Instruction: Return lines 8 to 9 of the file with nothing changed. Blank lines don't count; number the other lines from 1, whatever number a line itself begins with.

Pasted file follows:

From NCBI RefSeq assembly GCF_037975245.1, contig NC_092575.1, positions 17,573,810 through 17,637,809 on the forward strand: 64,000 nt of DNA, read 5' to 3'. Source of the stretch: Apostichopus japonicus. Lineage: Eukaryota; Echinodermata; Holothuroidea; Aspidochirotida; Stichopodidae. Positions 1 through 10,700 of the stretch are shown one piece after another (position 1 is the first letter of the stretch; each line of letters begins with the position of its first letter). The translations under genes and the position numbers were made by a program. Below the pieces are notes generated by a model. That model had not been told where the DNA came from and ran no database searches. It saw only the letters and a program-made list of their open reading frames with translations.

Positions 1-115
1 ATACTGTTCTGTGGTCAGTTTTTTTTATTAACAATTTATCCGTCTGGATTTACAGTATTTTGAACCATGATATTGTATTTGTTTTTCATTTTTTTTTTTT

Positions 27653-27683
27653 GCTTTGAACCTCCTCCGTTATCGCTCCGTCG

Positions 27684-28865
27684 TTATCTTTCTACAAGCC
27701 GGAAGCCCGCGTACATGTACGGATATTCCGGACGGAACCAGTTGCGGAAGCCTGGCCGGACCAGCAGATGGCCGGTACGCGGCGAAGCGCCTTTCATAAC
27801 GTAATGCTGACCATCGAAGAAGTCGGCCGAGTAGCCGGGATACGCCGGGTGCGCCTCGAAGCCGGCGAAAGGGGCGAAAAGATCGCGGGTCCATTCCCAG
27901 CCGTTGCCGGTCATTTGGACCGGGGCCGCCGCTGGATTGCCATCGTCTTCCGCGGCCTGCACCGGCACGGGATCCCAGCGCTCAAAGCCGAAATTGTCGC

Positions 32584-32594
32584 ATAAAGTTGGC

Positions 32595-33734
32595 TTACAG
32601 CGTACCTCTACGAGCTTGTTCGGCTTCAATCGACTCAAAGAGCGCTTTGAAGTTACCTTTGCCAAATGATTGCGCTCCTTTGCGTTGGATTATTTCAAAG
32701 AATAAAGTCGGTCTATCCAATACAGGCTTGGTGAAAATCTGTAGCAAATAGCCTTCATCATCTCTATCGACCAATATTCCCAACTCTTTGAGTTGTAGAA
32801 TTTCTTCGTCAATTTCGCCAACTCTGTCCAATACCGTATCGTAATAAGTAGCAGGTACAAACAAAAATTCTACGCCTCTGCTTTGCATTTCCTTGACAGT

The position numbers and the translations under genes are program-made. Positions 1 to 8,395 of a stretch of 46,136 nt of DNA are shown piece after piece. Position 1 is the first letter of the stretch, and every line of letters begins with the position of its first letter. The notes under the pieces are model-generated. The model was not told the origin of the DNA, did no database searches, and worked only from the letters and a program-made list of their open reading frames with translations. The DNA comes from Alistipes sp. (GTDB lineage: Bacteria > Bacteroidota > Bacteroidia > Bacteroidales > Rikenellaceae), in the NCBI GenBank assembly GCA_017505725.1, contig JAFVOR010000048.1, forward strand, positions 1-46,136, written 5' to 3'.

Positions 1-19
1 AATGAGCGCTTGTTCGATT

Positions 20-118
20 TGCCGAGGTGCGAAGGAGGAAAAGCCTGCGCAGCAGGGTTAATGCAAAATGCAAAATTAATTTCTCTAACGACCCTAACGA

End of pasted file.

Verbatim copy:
27701 GGAAGCCCGCGTACATGTACGGATATTCCGGACGGAACCAGTTGCGGAAGCCTGGCCGGACCAGCAGATGGCCGGTACGCGGCGAAGCGCCTTTCATAAC
27801 GTAATGCTGACCATCGAAGAAGTCGGCCGAGTAGCCGGGATACGCCGGGTGCGCCTCGAAGCCGGCGAAAGGGGCGAAAAGATCGCGGGTCCATTCCCAG